Detailed about Repo Rates & Reverse Repo Rates

Have you ever given any attention to the process a bank uses to determine the interest rates on loans or savings instruments? The interest rate for customers is determined by the Central Bank of India’s Reserve Bank, which loans money to commercial banks at a set rate. The Monetary Policy Committee (MPC) announces monetary policy every few months. Due to the corona virus epidemic, RBI held the repo rate same for the last two years. The repo rate was raised from 4.40 % to 4.90% and the reverse repo rate was lowered to 3.35 % in June 2022, respectively.

The modest decline during the current quarter is due to macroeconomic issues that have an impact because we live in a much linked society.  The benchmark interest rate rise by the US Federal Reserve, which is now 0.75 %, is the largest since 1994 and has had a significant impact on international markets. Due to this, the Reserve Bank of India (RBI) increased the REPO rate by 50 basis points, which prompted most Indian banks to raise the interest rates on house loans, increasing the cost of mortgages.

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Repo Rate and Reverse Repo Rate Definition

The Monetary Policy Committee (MPC) makes decisions about the Repo Rate and Reverse Repo Rate during its bi-monthly meetings. The Governor of the Reserve Bank of India is in charge of the Monetary Policy Committee. Let’s examine the definitions of repo rate and reverse repo rate.

Repo Rate:

The phrase “repo rate” refers to the price at which the Reserve Bank of India (Central Bank of India) loans money to commercial banks in the case of a cash shortage. It is also known as a repurchasing option of repurchasing agreement.

The same rate is also applied to control inflation. If there is inflation, the RBI raises the repo rate to deter commercial banks from borrowing money from the Indian Central Bank. Commercial banks’ refusal to accept funds from central banks limits the amount of money in circulation and aids in the management of inflation. If there is no inflation in the nation, on the other hand, the opposite position is adopted.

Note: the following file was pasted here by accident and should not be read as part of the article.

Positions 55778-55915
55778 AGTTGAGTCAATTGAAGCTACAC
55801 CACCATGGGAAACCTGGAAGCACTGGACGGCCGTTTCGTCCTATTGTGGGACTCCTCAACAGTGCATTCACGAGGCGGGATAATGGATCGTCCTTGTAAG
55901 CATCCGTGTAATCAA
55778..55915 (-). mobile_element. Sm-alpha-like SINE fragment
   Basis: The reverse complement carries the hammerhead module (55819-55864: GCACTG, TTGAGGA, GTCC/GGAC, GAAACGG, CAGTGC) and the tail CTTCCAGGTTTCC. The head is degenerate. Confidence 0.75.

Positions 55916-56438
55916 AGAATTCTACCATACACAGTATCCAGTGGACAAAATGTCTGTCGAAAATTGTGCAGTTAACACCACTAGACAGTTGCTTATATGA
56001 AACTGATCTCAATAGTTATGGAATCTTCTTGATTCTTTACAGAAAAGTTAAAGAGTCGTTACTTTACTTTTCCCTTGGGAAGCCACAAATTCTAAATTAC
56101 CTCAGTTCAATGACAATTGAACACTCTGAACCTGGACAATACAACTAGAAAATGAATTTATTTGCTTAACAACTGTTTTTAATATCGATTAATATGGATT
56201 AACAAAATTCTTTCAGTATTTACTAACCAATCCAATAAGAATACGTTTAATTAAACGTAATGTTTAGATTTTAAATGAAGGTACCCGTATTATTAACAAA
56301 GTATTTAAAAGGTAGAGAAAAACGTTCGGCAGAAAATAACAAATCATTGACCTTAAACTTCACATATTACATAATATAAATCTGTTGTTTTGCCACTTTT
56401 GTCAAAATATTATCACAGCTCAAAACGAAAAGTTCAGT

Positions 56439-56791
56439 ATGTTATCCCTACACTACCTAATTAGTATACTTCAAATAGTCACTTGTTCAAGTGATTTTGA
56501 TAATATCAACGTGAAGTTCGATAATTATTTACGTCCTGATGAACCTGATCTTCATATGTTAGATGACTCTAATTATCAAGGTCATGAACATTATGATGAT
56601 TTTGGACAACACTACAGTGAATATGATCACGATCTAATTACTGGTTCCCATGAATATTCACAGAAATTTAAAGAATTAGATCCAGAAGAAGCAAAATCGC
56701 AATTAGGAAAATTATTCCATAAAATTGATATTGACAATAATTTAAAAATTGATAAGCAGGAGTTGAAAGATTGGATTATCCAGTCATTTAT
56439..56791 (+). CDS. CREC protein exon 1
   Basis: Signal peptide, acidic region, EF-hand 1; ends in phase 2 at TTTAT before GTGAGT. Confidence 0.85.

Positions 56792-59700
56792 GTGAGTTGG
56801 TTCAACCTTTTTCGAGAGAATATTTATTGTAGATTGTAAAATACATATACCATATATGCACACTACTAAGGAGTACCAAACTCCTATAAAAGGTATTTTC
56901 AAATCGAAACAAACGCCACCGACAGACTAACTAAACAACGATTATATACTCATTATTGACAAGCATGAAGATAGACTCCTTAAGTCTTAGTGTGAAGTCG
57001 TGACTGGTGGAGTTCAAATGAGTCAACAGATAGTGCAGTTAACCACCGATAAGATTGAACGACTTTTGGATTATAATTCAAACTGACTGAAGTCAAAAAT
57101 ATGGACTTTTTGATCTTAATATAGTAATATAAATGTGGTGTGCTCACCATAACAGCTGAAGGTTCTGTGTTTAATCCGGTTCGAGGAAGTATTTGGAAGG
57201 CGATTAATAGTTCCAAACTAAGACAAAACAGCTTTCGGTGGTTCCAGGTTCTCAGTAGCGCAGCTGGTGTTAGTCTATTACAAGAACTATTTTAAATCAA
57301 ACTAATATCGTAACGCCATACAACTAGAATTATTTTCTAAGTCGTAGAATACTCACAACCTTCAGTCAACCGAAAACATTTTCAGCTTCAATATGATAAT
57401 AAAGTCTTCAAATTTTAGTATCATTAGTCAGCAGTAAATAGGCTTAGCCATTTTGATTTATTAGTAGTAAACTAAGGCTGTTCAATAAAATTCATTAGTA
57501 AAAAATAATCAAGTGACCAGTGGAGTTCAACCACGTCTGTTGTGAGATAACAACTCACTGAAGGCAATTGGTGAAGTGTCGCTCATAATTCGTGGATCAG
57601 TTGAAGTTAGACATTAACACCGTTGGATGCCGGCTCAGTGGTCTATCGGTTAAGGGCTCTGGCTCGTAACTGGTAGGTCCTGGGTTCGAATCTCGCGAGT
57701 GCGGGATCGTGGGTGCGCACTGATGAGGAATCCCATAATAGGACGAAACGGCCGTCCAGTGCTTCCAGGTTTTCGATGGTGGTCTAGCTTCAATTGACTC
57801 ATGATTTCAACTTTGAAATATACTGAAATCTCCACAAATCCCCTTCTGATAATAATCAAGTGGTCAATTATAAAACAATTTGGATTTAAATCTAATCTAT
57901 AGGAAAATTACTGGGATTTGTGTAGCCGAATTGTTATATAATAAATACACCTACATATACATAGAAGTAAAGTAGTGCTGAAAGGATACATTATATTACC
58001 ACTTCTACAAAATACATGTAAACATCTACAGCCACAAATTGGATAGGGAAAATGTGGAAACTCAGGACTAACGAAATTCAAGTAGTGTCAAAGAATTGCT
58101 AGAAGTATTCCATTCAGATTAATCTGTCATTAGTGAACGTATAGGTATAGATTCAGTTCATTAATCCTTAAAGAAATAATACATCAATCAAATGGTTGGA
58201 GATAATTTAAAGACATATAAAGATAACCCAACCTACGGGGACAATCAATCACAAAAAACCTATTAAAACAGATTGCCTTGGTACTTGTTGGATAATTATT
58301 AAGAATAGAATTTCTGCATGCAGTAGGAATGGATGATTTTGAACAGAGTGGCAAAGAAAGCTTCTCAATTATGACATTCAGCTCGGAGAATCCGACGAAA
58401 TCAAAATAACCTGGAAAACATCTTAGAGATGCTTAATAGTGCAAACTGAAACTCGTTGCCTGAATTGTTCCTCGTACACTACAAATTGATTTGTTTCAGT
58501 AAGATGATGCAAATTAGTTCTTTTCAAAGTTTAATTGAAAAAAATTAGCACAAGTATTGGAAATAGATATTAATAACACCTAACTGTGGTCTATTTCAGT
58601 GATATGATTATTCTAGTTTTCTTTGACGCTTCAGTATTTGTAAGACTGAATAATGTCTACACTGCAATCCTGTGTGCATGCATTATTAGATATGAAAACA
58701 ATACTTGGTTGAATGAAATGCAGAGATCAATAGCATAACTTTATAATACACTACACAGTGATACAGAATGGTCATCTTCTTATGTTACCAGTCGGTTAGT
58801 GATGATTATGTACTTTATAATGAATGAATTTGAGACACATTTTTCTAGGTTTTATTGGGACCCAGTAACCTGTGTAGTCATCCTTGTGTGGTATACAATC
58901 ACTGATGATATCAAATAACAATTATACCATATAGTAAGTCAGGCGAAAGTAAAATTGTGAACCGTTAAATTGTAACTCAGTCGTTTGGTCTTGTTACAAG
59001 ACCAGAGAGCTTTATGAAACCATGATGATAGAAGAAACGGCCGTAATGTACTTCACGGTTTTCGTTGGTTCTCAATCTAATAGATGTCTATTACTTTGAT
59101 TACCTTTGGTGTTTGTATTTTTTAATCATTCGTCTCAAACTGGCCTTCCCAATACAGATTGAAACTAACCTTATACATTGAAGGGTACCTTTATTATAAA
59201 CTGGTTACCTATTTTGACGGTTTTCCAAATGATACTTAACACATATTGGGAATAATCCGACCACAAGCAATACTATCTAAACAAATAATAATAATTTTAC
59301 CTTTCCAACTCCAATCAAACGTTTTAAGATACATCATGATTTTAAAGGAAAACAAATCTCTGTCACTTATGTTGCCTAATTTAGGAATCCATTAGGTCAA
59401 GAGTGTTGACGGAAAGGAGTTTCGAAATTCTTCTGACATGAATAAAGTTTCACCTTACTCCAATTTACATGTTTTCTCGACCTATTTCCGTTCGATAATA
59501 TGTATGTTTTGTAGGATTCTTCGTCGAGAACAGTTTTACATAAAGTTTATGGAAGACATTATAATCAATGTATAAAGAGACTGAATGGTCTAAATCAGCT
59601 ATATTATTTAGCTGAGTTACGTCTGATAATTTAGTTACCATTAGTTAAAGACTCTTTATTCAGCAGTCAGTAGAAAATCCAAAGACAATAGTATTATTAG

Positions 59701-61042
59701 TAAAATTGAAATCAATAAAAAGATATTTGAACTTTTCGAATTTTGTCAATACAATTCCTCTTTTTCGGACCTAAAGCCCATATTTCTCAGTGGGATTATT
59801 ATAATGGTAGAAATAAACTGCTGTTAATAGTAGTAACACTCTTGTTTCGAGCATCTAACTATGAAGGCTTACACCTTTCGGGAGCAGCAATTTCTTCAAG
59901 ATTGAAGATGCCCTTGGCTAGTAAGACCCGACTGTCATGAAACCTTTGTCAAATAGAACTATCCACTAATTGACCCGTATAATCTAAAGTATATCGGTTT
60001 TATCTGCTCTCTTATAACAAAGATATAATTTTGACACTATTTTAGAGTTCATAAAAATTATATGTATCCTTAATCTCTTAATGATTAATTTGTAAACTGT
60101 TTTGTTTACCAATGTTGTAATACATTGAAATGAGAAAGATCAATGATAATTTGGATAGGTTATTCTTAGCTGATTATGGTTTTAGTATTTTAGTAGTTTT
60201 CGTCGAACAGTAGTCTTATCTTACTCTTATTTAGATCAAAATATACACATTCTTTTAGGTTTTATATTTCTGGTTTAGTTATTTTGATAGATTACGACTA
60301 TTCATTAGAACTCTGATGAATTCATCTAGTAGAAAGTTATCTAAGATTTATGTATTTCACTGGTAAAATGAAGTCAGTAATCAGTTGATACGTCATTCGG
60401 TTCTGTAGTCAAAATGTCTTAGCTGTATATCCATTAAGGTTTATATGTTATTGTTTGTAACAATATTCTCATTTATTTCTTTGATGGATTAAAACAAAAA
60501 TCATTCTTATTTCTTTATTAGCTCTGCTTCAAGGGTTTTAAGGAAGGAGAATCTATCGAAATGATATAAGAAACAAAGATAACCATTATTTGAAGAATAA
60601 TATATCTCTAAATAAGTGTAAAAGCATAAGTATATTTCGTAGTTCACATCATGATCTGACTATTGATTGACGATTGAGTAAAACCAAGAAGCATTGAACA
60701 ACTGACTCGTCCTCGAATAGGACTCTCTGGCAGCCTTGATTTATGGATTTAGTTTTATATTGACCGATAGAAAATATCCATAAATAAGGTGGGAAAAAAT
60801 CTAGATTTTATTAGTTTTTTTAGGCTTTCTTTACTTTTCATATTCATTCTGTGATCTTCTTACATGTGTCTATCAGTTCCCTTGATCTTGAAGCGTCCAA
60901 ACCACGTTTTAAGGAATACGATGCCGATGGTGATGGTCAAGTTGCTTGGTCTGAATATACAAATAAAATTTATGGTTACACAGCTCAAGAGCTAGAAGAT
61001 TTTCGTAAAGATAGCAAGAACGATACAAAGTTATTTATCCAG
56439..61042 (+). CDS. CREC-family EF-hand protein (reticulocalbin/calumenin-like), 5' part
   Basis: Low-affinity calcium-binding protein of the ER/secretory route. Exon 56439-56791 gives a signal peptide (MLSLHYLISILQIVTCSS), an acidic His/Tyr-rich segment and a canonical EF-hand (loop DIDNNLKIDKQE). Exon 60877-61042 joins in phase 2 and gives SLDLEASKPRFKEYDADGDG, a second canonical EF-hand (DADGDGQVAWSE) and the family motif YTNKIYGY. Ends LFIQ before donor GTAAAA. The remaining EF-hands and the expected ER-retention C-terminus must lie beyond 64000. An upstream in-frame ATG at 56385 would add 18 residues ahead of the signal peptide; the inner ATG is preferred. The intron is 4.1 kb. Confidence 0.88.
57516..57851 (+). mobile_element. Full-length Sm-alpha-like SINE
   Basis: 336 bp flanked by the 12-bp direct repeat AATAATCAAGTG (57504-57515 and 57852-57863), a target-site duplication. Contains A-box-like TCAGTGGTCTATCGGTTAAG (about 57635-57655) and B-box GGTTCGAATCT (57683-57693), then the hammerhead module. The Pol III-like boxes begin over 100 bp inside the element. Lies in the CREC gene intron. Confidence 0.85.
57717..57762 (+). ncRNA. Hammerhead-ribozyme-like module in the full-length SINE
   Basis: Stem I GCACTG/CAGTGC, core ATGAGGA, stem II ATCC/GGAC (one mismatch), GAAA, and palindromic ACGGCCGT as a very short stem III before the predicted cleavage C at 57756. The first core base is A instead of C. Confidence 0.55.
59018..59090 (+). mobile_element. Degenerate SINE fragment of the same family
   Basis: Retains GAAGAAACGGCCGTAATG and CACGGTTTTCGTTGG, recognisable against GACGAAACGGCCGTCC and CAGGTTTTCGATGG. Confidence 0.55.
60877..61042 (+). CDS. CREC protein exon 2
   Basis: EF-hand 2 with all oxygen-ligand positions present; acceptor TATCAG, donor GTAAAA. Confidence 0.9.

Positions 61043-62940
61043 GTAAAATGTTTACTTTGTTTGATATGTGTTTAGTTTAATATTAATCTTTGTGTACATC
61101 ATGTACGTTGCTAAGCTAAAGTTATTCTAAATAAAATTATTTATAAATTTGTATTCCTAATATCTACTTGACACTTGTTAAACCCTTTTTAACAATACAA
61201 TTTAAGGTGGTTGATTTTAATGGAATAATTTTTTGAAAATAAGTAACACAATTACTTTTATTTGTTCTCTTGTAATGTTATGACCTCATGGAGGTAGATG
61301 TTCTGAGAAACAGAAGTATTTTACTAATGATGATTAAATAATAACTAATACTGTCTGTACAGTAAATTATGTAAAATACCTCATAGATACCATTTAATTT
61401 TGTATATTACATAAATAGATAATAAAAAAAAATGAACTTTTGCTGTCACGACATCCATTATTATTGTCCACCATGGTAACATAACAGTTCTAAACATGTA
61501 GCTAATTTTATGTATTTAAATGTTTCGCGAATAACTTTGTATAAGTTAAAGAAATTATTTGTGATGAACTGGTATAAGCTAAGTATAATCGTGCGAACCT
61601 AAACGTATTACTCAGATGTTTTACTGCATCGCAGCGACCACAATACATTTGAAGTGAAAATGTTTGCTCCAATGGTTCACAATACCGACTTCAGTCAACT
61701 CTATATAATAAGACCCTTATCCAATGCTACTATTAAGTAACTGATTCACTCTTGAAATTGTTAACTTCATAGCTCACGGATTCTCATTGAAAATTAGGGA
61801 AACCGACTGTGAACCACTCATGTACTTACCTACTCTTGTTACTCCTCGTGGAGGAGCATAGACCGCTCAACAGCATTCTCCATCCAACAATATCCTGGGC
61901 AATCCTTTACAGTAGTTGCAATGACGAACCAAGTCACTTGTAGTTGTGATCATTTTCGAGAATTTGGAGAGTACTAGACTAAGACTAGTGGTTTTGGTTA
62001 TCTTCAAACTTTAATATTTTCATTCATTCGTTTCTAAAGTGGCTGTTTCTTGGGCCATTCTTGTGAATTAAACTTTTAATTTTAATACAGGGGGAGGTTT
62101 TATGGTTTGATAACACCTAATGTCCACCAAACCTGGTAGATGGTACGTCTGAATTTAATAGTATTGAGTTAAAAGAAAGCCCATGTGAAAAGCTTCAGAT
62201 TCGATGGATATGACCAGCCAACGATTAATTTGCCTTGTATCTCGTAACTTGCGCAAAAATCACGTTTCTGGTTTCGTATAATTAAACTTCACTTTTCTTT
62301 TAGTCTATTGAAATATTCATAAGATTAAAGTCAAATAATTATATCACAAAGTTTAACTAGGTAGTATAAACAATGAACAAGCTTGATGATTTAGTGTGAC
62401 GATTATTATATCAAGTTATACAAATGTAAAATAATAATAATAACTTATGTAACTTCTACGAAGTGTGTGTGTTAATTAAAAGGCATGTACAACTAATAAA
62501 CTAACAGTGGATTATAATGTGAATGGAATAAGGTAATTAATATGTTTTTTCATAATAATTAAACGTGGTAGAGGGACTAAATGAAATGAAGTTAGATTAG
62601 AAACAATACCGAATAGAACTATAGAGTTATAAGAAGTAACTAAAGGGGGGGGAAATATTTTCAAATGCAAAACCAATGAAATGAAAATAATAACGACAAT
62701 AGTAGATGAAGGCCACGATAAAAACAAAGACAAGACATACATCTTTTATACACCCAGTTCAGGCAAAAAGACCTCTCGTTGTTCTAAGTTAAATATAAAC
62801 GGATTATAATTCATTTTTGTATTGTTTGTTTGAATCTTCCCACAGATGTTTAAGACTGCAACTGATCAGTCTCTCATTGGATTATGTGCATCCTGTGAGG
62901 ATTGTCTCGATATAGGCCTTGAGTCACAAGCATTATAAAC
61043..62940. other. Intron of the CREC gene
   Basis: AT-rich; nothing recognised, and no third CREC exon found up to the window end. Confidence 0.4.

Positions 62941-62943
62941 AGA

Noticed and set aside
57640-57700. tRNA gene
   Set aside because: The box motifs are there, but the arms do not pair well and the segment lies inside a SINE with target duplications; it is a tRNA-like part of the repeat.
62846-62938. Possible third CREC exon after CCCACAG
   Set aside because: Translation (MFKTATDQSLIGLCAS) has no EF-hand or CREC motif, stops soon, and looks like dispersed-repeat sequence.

Reverse Repo Rate:

The rate at which Indian commercial banks lend money to the RBI is the definition of the term “reverse repo rate.” The Monetary Policy Committee determines it at a bimonthly meeting. The rationale for the commercial bank’s borrowing is that, in exchange, RBI will grant them a competitive interest rate on any excess funds. The reverse repo rate and money supply are inversely correlated; when the reverse repo rate falls, the money supply rises and vice versa.

How much are the Reverse Repo Rate and the Current Repo Rate?

Here is a list that illustrates the repo rate’s historical trajectory. The last time the rate changed was in June:

Month of Repo Rate Change

Repo Rate

June 2019

5.75 %

August 2019

5.40 %

October 2019

5.15 %

March 2020

4.40 %

May 2020

4.00 %

May 2022


June 2022

4.90 %

The reverse repo rate chart for the recent years is shown below. Although it was 3.75 % for the previous two years, the reverse repo rate is currently 3.35 %.

Month of Reverse Repo Rate Change

Reverse Repo Rate

May 2019

5.75 %

June 2019

5.50 %

August 2019

5.15 %

October 2019

4.90 %

March 2020

4.00 %

April 2020

3.75 %

May 2022


June 2022

3.35 %


What Distinguishes The Repo Rate and The Reverse Repo Rate?

Repo rate and reverse repo rate are different in that:

The rate at which the RBI loans money to commercial banks is known as the repo rate.

Reverse repo rates, on the other hand, are the rates at which commercial banks can deposit surplus cash with the Reserve Bank of India and get interest in return.